North America is shared by three colonial powers : England, France and Spain. The center of the continent, between the Great Lakes in the North and the Carolinas in the South, between Acadia in the East and the Sioux Territory in the West, is sparsely populated and the borders are not really defined.
Since 1682 the French controlled under the name of Louisiane a continuous stripe that extends from Quebec to the mouth of the Mississippi. Since 1718 the reference is the map of Delisle, very precise geographically but politically anticipating a French extension. This situation can not suit Lord Halifax, in charge of colonial affairs since 1748 with the title of President of the Board of Trade.
John Mitchell is a colonial botanist and physician, back from Virginia to London in 1746 for health reasons. He shares Halifax's views on the French threat in North America. Halifax commissioned him to draw a detailed map, opening to him all the relevant archives available in London.
In 1754 Mitchell's second manuscript map responds to the level of details desired by the government. The war with the French is already easier than expected. Halifax does not require an exclusively military use and a copyright is granted in 1755. This large wall map 136 x 195 cm is an encouragement to patriotism. Errors in Nova Scotia, a land strategically important for Lord Halifax, are corrected by Mitchell two years later.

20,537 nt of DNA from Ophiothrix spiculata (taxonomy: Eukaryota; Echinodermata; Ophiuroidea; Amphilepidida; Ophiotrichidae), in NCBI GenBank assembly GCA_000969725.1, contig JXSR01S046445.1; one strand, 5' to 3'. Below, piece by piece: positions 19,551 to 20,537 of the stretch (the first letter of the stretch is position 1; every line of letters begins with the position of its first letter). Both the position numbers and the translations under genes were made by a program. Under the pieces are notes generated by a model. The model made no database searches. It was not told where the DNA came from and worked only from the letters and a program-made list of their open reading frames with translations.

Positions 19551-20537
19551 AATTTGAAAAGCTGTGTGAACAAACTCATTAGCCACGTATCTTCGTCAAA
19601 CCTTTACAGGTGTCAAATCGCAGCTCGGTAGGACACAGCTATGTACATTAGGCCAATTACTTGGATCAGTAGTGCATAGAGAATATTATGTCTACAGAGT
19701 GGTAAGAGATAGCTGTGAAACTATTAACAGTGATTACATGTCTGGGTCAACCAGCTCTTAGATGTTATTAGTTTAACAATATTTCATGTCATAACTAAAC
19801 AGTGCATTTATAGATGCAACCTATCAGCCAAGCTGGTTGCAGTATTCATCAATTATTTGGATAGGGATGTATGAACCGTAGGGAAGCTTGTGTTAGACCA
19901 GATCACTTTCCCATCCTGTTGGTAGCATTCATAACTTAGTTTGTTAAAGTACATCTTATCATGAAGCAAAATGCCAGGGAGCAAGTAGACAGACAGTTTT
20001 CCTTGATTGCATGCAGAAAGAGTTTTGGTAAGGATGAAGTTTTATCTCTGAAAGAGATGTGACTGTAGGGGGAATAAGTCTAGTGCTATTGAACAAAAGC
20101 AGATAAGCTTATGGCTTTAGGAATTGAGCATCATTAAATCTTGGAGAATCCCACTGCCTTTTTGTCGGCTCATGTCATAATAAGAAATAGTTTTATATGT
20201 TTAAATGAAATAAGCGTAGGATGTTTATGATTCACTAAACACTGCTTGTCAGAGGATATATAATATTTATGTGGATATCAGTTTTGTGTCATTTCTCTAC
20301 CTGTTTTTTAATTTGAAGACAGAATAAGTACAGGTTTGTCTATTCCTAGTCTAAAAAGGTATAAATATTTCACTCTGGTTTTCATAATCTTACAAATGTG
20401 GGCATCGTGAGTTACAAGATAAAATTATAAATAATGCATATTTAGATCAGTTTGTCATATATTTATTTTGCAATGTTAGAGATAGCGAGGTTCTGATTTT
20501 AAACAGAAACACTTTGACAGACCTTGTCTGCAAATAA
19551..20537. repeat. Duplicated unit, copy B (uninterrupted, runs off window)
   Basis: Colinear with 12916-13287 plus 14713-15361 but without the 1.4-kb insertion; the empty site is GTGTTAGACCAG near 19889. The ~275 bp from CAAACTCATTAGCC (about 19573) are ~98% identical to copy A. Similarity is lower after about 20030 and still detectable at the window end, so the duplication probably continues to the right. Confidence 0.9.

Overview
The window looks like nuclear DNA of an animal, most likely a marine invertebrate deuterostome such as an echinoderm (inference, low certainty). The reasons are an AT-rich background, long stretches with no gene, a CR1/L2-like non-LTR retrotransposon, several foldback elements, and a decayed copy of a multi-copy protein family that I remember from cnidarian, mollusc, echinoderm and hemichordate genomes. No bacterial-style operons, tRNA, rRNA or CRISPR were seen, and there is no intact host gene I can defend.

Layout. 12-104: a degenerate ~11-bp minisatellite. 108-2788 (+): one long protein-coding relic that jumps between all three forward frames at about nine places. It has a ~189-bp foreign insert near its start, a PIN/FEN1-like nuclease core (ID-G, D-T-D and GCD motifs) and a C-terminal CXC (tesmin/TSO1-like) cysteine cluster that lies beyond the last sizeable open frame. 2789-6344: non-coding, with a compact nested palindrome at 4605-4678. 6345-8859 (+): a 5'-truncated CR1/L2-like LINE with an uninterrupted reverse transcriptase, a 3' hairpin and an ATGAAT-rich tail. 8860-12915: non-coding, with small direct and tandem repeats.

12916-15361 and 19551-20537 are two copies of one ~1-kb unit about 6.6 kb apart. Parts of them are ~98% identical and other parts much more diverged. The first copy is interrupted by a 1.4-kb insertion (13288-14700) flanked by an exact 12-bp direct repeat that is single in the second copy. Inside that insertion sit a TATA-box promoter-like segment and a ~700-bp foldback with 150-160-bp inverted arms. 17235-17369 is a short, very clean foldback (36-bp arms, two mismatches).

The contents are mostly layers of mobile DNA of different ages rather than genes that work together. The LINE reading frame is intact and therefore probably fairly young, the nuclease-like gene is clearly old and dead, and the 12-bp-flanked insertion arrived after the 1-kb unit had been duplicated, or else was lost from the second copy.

Mitchell's map can be watercolored by hand to identify the areas of influence, objectively or not. It will serve as a geographical reference in 1783 for the Treaty of Paris to establish the boundaries between the British Empire and the United States of America.
On July 28 in New York, Arader Galleries sells a fully colored copy of the third edition, printed in London around 1774. Its condition is announced as excellent, assessing that this copy did not suffer a long time wall hanging. This map is estimated $ 180K, lot 59 here linked on the LiveAuctioneers and Invaluable bidding platforms.
SOLD for $ 165K before fees